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Accessorized in red to signify indebtedness, pay equity advocates rallied at City Hall on Thursday morning to support state and federal legislation to bridge the long-standing income gap between women and men who perform comparable work. But in terms of political theater, that City Hall protest had nothing on what happened in Albany earlier this week.
The coalition, Equal Pay NYC, joined City Councilmember Helen Sears (D-Jackson Heights), chair of the Women’s Issues committee, for a news conference prior to a Council hearing on two pay equity resolutions. Their calls anticipate Equal Pay Day on April 22, which symbolizes the time when women’s wages catch up to men’s wages from the previous year.
“When women dominate an industry, or a line of work, the pay goes down,” said Sonia Ossorio, president of NOW-NYC. “Even in the New York school districts,” she added, “the cleaners, which are dominated by men, make more than the women-dominated teacher assistants and secretaries who help run the schools.”
Infuriating examples aside, proponents may just as well have worn red to demonstrate their outrage toward a specious piece of pay equity legislation passed in the State Senate on Monday. The bill sponsored by Senator Joseph Robach (R-Greece), chair of the Labor Committee, would have the Department of Labor study the reasons for pay differences between men and women and minorities, and it would increase penalties for employers that practice wage discrimination.
In other words, pay equity supporters say, Robach would give lip service to pay equity in an election year. The third-term senator from the Rochester area is a 2008 target of Democrats seeking his seat in the upper chamber where Republicans hold a slim but powerful two-seat majority.
“That legislation is nothing more than an attempt to get attention for a marginal member,” said State Senator Craig Johnson (D-Port Washington), who dismissed the Robach maneuver in a telephone interview on Wednesday. Johnson sponsors another piece of legislation, the New York State Fair Pay Act, considered by supporters to be a more genuine solution to the problem. Although the Fair Pay Act has passed the Democrat-controlled Assembly every year since 2002, it has repeatedly expired in the Senate Labor Committee.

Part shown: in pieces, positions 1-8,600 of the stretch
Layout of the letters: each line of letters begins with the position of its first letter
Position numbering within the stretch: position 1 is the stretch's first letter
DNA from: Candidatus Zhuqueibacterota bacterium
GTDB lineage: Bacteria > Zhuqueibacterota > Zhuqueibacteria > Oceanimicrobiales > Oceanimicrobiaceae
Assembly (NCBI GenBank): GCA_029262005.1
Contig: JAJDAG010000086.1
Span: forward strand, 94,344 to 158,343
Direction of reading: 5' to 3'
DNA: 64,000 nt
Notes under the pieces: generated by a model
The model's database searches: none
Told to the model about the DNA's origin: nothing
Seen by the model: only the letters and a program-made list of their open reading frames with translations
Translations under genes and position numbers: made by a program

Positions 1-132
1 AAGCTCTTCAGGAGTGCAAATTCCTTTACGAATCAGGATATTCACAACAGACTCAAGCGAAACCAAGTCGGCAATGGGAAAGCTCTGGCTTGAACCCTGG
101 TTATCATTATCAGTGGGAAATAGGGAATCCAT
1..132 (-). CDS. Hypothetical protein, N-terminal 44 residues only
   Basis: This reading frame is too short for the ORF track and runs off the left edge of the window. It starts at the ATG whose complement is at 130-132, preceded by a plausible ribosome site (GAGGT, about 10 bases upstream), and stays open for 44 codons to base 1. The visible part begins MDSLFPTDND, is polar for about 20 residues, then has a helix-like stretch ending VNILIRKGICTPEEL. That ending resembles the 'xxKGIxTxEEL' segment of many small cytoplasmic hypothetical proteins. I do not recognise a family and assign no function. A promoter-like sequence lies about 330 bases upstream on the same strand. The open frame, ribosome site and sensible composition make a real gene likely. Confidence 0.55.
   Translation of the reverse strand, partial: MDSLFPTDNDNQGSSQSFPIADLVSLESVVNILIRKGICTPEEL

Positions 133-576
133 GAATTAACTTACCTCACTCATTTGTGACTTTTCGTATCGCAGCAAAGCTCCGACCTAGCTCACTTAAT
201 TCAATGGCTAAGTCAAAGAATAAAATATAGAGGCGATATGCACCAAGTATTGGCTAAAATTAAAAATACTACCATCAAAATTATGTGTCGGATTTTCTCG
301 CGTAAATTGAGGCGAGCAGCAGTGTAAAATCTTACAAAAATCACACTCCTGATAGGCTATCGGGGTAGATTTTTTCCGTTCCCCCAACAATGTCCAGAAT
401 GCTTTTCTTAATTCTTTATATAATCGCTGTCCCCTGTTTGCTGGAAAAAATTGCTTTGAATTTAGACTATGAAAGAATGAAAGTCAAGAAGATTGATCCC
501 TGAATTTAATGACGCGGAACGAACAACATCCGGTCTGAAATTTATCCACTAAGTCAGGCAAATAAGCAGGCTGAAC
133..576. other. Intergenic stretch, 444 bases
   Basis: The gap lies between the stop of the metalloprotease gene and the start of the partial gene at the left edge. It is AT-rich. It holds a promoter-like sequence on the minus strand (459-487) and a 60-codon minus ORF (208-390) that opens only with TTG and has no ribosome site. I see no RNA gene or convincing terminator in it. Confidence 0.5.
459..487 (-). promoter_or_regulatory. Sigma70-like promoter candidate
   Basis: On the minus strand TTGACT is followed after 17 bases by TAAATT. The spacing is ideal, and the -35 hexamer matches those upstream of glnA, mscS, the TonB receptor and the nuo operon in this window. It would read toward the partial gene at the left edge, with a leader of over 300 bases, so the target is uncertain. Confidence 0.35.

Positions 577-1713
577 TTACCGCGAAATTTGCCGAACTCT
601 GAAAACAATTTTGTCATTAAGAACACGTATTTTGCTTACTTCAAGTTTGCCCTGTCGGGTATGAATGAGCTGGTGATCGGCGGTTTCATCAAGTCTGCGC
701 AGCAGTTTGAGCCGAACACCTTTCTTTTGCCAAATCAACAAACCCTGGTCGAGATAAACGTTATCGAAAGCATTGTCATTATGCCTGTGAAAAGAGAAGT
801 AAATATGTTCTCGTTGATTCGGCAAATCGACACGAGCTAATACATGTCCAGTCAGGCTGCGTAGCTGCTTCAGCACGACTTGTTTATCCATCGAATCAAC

So pay equity proponents were surprised when labor committee chair Robach, historically an opponent, appeared at a rally in Albany on April 3 and expressed his support for ending wage discrimination. But according to accounts, he did not commit to moving the Fair Pay Act out of committee. Instead, he later shocked pay equity supporters by crafting the dubious pay equity study bill that was rushed through committee and onto the floor for a vote on Monday. He effectively beat to the punch Johnson, who had planned to motion to petition the Fair Pay Act for a vote on Tuesday.
“It’s inexcusable what the Senate majority did,” fumed Johnson.
To add insult to paycheck injury, when Johnson made his motion to petition on Tuesday, Robach and other Republicans simply walked out of the chamber to avoid going on the record about the Fair Pay Act. Watch this video of the incident from the Albany Times Union’s Capitol Confidential blog.
The study on the causes of pay inequity is due by May 1, 2009, nearly six months after the fall elections. Convenient.